Shoe tossing , the act of using shoes as improvised projectiles or weapons, is a constituent of a number of folk sports and practices. Today, it is commonly the act of throwing a pair of shoes onto telephone wires, powerlines, or other raised wires. A related practice is shoe tossing onto trees or fences. Shoe tossing has been observed in areas of the Argentina, Australia, Belgium, Brazil, Britain, Canada, Colombia, Czech Republic, Ecuador, El Salvador, Bolivia, Finland, France, Germany, Guatemala, India, Ireland, Israel, Mexico, New Zealand, Norway, Peru, Poland, Romania, Spain, Sweden, United States and Venezuela.
Shoe flinging or "shoefiti" is the American and worldwide practice of throwing shoes whose shoelaces have been tied together so that they hang from overhead wires such as power lines or telephone cables. The shoes are tied together by their laces, and the pair is then thrown at the wires as a sort of bolas. This practice plays a widespread, though mysterious, role in adolescent folklore in the United States. Shoe flinging has also been reported in many other countries, as mentioned above.
Shoe flinging occurs throughout the United States, in rural as well as in urban areas. Usually, the shoes flung at the wires are sneakers; elsewhere, especially in rural areas, many different varieties of shoes, including leather shoes and boots, also are thrown.
A number of sinister explanations have been proposed as to why this is done. Some say that shoes hanging from the wires advertise a local crack house where crack cocaine is used and sold (in which case the shoes are sometimes referred to as "Crack Tennies"). It can also relate to a place where Heroin is sold to symbolize the fact that once you take Heroin you can never 'leave': a reference to the addictive nature of the drug. Others claim that the shoes so thrown commemorate a gang-related murder, or the death of a gang member, or as a way of marking gang turf. A newsletter from the mayor of Los Angeles, California cites fears of many Los Angeles residents that "these shoes indicate sites at which drugs are sold or worse yet, gang turf," and that city and utility employees had launched a program to remove the shoes. However, the practice also occurs along relatively remote stretches of rural highways that are unlikely scenes for gang murders, and have no structures at all to be crack houses.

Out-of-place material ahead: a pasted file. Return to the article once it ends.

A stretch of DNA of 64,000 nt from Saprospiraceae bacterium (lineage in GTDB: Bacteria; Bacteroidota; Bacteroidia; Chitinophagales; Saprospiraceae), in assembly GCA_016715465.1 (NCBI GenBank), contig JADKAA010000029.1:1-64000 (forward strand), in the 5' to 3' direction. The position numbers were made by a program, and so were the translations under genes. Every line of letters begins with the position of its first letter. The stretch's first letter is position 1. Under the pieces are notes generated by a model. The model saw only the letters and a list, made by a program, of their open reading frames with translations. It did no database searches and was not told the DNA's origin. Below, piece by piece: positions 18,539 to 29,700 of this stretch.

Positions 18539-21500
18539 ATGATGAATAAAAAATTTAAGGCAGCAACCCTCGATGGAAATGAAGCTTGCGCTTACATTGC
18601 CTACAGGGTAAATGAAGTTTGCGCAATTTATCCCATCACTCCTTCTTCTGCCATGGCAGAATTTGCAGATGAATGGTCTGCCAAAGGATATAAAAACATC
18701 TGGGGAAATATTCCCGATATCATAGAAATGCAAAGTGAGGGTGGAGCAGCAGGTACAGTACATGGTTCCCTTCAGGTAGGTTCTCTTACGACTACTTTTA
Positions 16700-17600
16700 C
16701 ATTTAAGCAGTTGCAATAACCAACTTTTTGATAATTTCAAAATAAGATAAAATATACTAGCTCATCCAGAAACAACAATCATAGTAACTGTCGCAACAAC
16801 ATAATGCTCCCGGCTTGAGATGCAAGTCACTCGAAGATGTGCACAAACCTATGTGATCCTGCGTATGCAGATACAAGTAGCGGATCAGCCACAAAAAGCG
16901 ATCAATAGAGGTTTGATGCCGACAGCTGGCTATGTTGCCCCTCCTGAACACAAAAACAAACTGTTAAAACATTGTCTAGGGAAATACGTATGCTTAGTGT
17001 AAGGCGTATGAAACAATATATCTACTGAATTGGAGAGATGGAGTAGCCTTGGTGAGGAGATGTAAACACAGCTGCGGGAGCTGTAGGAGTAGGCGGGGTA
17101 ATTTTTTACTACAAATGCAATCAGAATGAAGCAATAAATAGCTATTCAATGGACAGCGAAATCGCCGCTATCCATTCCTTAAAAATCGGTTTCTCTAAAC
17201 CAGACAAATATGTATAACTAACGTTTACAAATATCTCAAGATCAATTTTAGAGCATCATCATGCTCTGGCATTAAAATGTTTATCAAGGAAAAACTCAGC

Other, less sinister, explanations have been ventured for the practice. Some claim that shoes are flung to commemorate the end of a school year, or a forthcoming marriage as part of a rite of passage. In Scotland, it has been said that when a young man has lost his virginity he tosses his shoes over telephone wires to announce this to his peers. It has been suggested that the custom may have originated with members of the military, who are said to have thrown military boots, often painted orange or some other conspicuous color, at overhead wires as a part of a rite of passage upon completing basic training or on leaving the service. In the 1997 film Wag the Dog (dir. Barry Levinson, New Line Cinema), shoe tossing features as an allegedly spontaneous mass cultural manifestation of tribute to Sgt. William Schumann, played by Woody Harrelson, who has purportedly been “shot down behind enemy lines” in Albania, although the development has been orchestrated by the public relations team of the U.S. President in its effort to divert attention from an incipient scandal concerning his sexual impropriety.
Others claim that the shoes are stolen from other people and tossed over the wires as a sort of bullying tactic, or as a practical joke played on drunkards. Others simply say that shoe flinging is a way to get rid of shoes that are no longer wanted, are uncomfortable, or do not fit. It may also be another manifestation of the human instinct to leave their mark on, and decorate, their surroundings. It has been reported that workmen often throw shoes if they are not paid for waxing floors.